KQED Hosts a Panel on Children's Literature and People of Color

On Monday, I was honored to be part of a group invited by KQED Forum to speak on the radio about the Cooperative Children's Book Center's (CCBC) 2013 findings on diversity in children's literature. I joined host Mina Kim, Nina Lindsay, children's librarian at Oakland Public Library, and illustrator LeUyen Pham in the studio. K.T. Horning of the CCBC provided a pre-recorded introduction, and Christopher Myers, whose recent New York Times article, "The Apartheid of Children's Literature," precipitated the public interest, joined us live from Brooklyn.

Let me offer some thoughts on live radio. First, it moves fastthe hour barreled by. Second, a good host must be excellent at multi-tasking; it was fascinating to watch Mina's brain and body move in marvelous synchronicity as she steered the conversation. Three, you can't edit your words.

I said things with which I generally agree but left wishing I could have tweaked a sentence or two. For example, I wish I could clarify that I encourage authors to hold back from writing main characters from historically marginalized communities if we didn't grow up in those communities. And that I invite us to hold back only to ask tough, self-reflective questions about the reasons to write that story—as all powerful storytellers must when writing about less powerful children—but that I see no hard and fast rule about who can write for whom.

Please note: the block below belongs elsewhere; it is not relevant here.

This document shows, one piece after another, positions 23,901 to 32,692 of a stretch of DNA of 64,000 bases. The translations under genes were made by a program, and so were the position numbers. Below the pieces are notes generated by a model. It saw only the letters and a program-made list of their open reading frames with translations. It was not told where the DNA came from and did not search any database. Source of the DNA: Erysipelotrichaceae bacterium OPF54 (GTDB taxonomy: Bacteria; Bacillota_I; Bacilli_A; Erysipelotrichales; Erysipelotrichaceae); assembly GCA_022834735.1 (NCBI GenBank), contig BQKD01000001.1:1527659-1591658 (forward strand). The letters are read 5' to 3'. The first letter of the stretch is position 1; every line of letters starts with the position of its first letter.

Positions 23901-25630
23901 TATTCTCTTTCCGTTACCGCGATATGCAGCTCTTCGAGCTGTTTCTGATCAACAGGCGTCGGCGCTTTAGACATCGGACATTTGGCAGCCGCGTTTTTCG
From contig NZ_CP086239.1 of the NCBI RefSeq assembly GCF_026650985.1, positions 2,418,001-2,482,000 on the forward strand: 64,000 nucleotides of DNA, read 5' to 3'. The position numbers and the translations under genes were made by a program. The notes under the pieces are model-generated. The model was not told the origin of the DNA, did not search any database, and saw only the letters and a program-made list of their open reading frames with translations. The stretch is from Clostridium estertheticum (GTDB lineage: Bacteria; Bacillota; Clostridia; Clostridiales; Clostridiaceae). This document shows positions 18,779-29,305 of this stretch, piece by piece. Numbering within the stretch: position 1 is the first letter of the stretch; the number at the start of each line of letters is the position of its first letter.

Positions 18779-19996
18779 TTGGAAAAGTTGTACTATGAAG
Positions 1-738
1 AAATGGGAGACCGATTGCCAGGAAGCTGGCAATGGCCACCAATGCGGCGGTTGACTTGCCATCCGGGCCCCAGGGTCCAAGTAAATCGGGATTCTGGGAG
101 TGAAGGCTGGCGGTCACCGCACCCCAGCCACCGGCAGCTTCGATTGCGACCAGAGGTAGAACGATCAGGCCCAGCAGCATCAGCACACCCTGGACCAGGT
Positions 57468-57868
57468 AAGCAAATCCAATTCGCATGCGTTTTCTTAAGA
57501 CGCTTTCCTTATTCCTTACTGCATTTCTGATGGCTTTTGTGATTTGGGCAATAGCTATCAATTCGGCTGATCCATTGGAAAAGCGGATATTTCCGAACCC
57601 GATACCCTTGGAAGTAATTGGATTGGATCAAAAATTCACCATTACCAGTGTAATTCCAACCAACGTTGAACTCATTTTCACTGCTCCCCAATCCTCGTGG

Afterwards, to celebrate that it was all done, LeUyen and I partied with Big Bird, and I schmoozed with the aristocrats of Downton Abbey.

Here's the show, or you may listen below if you'd like.


tanita✿davis said…
Yes indeed! I think that's what most stood out to me - how fast it all went.

Thank you for your clarification. I don't often read adult (and old school, by which I mean Heinlen, Asimov, etc.) science fiction with female main characters as written by men, because sometimes it goes badly, especially the stuff written in the 50's. I don't have as much trouble jumping the color gap in YA lit, by any means, or in MG stuff at all -- and as an African American I hadn't given a lot of thought to having been historically silenced or whatnot, though we, and all other people of color, have been... like Christopher, I'm more on the lines of, "write, please write!" but maybe I just mean to write truly inclusively, not the "gay best friend," 4-H kid with beads (where did she live??) and exotic minority love interest -- but with real characters that the author "knows."

Anyway, it was a good, good talk, and while I know it's still a huge adjustment to be here, I"m so glad your in the SF Bay Area. You're more welcome than you know.
Mitali Perkins said…
Thanks so much for your encouragement and support, Tanita! We need to meet for coffee soon if you're up for it.